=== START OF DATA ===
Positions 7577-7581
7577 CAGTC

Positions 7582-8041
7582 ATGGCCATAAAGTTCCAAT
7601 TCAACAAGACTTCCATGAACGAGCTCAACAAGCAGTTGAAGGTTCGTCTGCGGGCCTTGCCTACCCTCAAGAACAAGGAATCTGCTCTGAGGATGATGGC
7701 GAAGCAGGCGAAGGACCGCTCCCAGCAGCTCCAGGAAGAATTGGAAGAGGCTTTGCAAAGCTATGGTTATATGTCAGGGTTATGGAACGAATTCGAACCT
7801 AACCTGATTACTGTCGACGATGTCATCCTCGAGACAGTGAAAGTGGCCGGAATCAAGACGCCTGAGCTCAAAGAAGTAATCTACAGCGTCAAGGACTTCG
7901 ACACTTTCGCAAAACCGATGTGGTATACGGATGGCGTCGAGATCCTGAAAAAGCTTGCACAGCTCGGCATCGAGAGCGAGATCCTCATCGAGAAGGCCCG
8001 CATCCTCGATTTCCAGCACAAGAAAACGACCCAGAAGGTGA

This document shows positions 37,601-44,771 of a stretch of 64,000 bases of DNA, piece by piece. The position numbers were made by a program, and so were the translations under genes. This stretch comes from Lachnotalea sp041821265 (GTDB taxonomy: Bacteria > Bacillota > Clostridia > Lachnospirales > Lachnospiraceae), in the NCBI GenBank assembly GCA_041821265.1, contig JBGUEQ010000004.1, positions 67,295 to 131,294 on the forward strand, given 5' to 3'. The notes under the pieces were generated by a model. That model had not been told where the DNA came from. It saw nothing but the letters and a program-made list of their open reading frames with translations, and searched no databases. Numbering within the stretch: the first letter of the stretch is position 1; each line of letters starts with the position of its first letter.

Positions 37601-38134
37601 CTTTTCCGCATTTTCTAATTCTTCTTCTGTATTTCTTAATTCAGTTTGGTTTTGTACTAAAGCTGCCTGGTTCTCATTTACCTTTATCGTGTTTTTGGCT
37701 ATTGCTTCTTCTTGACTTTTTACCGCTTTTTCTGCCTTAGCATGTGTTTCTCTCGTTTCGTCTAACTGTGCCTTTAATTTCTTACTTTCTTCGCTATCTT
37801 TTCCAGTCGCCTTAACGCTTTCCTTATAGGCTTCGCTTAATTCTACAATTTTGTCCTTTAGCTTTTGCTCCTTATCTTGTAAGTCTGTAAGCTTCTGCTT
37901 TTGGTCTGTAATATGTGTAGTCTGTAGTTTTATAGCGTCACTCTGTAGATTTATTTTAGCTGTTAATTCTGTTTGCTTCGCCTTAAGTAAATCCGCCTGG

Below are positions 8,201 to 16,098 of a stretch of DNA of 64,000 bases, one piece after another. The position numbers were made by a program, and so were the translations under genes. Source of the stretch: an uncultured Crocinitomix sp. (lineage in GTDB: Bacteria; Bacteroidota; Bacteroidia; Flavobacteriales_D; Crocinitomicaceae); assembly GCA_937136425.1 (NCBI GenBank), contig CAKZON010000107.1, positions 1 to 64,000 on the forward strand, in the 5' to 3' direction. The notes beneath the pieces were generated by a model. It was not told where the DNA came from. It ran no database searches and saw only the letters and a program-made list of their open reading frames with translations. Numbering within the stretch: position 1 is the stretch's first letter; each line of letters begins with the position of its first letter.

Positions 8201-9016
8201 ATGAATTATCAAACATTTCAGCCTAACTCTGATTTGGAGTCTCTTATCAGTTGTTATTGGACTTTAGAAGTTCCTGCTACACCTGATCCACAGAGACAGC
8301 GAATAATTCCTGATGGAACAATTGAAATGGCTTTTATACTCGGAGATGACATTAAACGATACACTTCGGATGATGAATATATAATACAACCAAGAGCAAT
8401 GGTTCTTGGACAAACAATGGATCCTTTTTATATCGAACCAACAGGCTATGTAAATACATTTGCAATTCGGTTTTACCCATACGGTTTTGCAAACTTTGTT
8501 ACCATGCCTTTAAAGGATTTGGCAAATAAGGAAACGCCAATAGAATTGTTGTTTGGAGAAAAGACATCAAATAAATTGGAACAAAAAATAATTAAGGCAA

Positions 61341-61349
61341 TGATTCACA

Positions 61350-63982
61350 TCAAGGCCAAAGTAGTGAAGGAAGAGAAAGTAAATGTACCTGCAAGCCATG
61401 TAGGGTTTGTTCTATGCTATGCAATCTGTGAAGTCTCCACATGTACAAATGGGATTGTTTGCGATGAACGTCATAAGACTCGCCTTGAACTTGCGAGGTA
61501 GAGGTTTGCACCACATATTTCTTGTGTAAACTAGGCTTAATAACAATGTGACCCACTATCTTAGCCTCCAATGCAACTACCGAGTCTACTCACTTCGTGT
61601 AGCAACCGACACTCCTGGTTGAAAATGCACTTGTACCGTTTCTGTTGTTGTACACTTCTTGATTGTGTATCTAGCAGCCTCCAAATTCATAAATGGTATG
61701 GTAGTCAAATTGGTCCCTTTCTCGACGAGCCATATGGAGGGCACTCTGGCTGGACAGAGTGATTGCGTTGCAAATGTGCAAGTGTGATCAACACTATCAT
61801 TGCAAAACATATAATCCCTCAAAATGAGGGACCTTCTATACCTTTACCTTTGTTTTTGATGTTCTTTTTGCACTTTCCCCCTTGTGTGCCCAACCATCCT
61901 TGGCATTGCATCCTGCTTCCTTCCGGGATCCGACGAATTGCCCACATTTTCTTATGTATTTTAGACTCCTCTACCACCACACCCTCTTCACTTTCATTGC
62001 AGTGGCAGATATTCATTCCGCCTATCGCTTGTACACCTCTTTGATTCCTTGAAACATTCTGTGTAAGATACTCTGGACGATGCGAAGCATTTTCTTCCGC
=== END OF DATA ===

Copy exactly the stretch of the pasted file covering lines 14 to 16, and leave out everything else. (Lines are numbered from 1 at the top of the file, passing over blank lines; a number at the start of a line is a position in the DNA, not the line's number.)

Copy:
37801 TTCCAGTCGCCTTAACGCTTTCCTTATAGGCTTCGCTTAATTCTACAATTTTGTCCTTTAGCTTTTGCTCCTTATCTTGTAAGTCTGTAAGCTTCTGCTT
37901 TTGGTCTGTAATATGTGTAGTCTGTAGTTTTATAGCGTCACTCTGTAGATTTATTTTAGCTGTTAATTCTGTTTGCTTCGCCTTAAGTAAATCCGCCTGG

Below are positions 8,201 to 16,098 of a stretch of DNA of 64,000 bases, one piece after another. The position numbers were made by a program, and so were the translations under genes. Source of the stretch: an uncultured Crocinitomix sp. (lineage in GTDB: Bacteria; Bacteroidota; Bacteroidia; Flavobacteriales_D; Crocinitomicaceae); assembly GCA_937136425.1 (NCBI GenBank), contig CAKZON010000107.1, positions 1 to 64,000 on the forward strand, in the 5' to 3' direction. The notes beneath the pieces were generated by a model. It was not told where the DNA came from. It ran no database searches and saw only the letters and a program-made list of their open reading frames with translations. Numbering within the stretch: position 1 is the stretch's first letter; each line of letters begins with the position of its first letter.